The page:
Quick! Name the world’s biggest oil company! Did you say Exxon? Well, you would have been right, but the new top on the pyramid is Chevron, which beat out Exxon in terms of market value. The figures from October 7 stock trading show Chevron’s market capitalization at $142 billion, edging out Exxon’s $141.6 billion. And if your memory goes back far enough, you may recall that the “loser” in this race started up as Standard Oil. But that was over 100 years ago, so you might be forgiven not being there at the time.

They may be bundled up in long-sleeve wool shirts, but it’s warmer here than “back home.” That’s the message coming out of RV parks in British Columbia, as snowbirds who’d normally be populating California, Arizona, and Texas are taking up winter residence in the western-most Canadian province. With COVID-19 keeping the land-border to the U.S. closed down, the chill of winter on the Canadian prairies has sent many to Vancouver Island, where RV parks report “full up” or nearly so – this in early October. Living Forest Oceanside Campground reports it has never in its history had so many calls – and never a wait-list for winter camping. Very few of its 330 sites are left to be had. Judging from the looks of things, by the time you read this, they too could be gone.

Don’t buy a portable generator
Use your car’s engine instead. Save money. Save hassle. Learn more at

When Colorado’s Cameron Peak Fire roared through the Roosevelt National Forest, folks wondered just how badly campgrounds were hit. The fire is still burning, but preliminary overviews show less damage than might have been expected. The fire has been burning since August 13, and earlier this week had chewed more than 128,000 acres. An assessment team accessed six campgrounds a few weeks ago and reports that at the Jack’s Gulch Campground most infrastructures were either wiped out or seriously damaged. Aspen Glen, Big South, Chambers Lake, and Sleeping Elephant campgrounds suffered little or no damage, although landscape just outside some of the campgrounds was seriously singed.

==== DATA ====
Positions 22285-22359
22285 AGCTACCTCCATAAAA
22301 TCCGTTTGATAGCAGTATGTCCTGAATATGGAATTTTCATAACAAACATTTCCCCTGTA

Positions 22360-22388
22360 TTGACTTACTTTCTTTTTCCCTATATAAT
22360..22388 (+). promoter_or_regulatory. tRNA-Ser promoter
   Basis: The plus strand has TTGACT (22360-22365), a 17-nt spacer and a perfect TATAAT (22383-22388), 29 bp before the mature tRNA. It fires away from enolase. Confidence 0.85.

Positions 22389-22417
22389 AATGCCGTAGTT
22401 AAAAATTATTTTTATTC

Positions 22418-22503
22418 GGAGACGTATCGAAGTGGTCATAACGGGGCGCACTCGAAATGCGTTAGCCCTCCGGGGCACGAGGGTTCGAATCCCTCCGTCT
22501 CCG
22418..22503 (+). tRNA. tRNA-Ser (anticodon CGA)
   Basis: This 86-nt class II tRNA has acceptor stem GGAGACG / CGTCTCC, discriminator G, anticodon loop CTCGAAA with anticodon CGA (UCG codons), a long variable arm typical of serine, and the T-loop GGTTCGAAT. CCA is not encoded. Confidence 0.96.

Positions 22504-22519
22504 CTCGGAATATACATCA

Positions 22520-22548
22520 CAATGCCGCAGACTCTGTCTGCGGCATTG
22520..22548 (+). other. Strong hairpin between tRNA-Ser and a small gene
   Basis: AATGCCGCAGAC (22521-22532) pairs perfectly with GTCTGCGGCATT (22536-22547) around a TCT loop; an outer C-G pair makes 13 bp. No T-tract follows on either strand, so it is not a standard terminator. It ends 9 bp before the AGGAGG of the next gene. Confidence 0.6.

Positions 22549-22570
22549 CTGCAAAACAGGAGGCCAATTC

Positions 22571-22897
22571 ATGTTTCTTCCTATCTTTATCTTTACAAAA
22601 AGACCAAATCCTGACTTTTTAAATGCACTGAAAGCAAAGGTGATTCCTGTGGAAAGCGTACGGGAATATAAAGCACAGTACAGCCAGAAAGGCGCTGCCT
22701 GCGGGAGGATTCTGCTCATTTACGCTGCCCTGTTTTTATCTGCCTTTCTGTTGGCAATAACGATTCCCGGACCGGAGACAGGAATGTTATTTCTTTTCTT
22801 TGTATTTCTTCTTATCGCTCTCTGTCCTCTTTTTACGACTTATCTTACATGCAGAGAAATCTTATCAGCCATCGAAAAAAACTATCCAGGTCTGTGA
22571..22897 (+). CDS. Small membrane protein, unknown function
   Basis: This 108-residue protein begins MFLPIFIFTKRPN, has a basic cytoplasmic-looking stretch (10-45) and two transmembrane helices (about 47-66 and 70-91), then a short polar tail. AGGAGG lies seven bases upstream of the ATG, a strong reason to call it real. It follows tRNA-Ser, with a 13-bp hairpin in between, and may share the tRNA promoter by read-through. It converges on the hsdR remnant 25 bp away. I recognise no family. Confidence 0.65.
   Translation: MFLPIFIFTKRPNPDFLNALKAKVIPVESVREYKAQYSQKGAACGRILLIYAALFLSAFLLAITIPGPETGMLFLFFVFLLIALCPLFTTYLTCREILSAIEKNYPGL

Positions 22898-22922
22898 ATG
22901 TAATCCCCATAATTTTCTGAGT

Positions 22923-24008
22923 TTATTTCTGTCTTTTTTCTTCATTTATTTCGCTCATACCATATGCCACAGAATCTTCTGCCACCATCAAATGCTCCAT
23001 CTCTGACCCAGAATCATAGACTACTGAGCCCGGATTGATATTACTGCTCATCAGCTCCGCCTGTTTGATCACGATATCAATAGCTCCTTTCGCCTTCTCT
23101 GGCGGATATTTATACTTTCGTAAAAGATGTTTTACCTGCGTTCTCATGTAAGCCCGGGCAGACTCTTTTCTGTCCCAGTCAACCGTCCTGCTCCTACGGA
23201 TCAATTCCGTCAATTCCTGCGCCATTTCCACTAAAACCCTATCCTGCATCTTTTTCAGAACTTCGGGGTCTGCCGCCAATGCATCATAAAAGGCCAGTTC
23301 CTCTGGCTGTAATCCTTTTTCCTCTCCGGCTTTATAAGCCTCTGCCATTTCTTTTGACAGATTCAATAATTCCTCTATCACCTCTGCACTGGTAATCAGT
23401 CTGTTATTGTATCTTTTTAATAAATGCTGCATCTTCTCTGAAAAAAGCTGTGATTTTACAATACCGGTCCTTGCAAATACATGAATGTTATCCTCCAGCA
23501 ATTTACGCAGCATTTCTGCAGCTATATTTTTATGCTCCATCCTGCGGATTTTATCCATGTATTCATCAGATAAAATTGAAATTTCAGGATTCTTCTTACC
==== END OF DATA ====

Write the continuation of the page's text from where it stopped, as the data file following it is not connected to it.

September and October are months marking the start of the Desert Southwest snowbird season.

If you’re headed to Arizona, watch out! September and October mark a an unusual sort of migration: It’s tarantula mating season, and lovesick male tarantulas may be found crossing the roads seeking romance. Guy tarantulas may travel up to 50 miles in this pursuit, while females are smart: They just hang around and wait for a suitable suitor to appear. Pity the ones that don’t meet the qualifications: Female tarantulas are known to slaughter and eat unsuccessful candidates. They may exhibit the same behavior after a tryst as well.

Medford, Oregon neighborhood wiped out. Photo: Damon Arthur, Record Searchlight, via

Bend, Oregon, has relaxed its ordinance to allow folks to live in RVs. Wildfires have left untold numbers of folks homeless, and the Bend City Council took action to stop enforcement of city codes which prevent living in an RV on private property. Bend councilors looked to nearby neighbors from Talent and Phoenix devastated by the recent infernos. Bend joins Medford and Talent in the move. However, it is only a temporary measure. Come September 10 next year, unless extended, RV living will again be verboten in Bend.